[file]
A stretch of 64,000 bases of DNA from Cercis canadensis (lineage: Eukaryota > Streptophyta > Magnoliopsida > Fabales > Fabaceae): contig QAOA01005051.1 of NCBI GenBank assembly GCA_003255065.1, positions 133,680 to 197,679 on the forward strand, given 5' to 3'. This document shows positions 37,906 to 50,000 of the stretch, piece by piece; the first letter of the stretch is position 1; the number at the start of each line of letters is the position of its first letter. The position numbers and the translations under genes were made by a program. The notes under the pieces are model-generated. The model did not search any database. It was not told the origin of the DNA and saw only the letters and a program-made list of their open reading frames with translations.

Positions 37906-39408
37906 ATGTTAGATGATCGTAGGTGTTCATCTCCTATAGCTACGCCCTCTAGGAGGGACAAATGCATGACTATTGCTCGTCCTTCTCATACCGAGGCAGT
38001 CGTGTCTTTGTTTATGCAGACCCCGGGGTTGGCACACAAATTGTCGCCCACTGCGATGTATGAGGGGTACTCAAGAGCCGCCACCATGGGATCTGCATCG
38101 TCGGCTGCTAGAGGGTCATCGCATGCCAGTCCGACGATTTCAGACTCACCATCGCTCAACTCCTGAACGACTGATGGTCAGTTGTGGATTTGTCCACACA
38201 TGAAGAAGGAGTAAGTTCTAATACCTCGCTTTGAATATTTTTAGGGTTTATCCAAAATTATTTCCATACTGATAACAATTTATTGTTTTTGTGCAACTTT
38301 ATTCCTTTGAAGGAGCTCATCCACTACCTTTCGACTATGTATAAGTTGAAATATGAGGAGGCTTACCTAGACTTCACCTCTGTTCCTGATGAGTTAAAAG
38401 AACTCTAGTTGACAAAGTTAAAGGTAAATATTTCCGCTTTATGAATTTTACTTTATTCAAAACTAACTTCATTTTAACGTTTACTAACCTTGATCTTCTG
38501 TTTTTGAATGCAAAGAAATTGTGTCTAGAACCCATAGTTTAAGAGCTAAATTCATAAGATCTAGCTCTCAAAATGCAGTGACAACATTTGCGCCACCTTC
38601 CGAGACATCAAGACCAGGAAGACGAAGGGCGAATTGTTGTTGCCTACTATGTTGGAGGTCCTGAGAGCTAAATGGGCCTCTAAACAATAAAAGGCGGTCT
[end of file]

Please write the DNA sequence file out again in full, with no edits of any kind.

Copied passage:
A stretch of 64,000 bases of DNA from Cercis canadensis (lineage: Eukaryota > Streptophyta > Magnoliopsida > Fabales > Fabaceae): contig QAOA01005051.1 of NCBI GenBank assembly GCA_003255065.1, positions 133,680 to 197,679 on the forward strand, given 5' to 3'. This document shows positions 37,906 to 50,000 of the stretch, piece by piece; the first letter of the stretch is position 1; the number at the start of each line of letters is the position of its first letter. The position numbers and the translations under genes were made by a program. The notes under the pieces are model-generated. The model did not search any database. It was not told the origin of the DNA and saw only the letters and a program-made list of their open reading frames with translations.

Positions 37906-39408
37906 ATGTTAGATGATCGTAGGTGTTCATCTCCTATAGCTACGCCCTCTAGGAGGGACAAATGCATGACTATTGCTCGTCCTTCTCATACCGAGGCAGT
38001 CGTGTCTTTGTTTATGCAGACCCCGGGGTTGGCACACAAATTGTCGCCCACTGCGATGTATGAGGGGTACTCAAGAGCCGCCACCATGGGATCTGCATCG
38101 TCGGCTGCTAGAGGGTCATCGCATGCCAGTCCGACGATTTCAGACTCACCATCGCTCAACTCCTGAACGACTGATGGTCAGTTGTGGATTTGTCCACACA
38201 TGAAGAAGGAGTAAGTTCTAATACCTCGCTTTGAATATTTTTAGGGTTTATCCAAAATTATTTCCATACTGATAACAATTTATTGTTTTTGTGCAACTTT
38301 ATTCCTTTGAAGGAGCTCATCCACTACCTTTCGACTATGTATAAGTTGAAATATGAGGAGGCTTACCTAGACTTCACCTCTGTTCCTGATGAGTTAAAAG
38401 AACTCTAGTTGACAAAGTTAAAGGTAAATATTTCCGCTTTATGAATTTTACTTTATTCAAAACTAACTTCATTTTAACGTTTACTAACCTTGATCTTCTG
38501 TTTTTGAATGCAAAGAAATTGTGTCTAGAACCCATAGTTTAAGAGCTAAATTCATAAGATCTAGCTCTCAAAATGCAGTGACAACATTTGCGCCACCTTC
38601 CGAGACATCAAGACCAGGAAGACGAAGGGCGAATTGTTGTTGCCTACTATGTTGGAGGTCCTGAGAGCTAAATGGGCCTCTAAACAATAAAAGGCGGTCT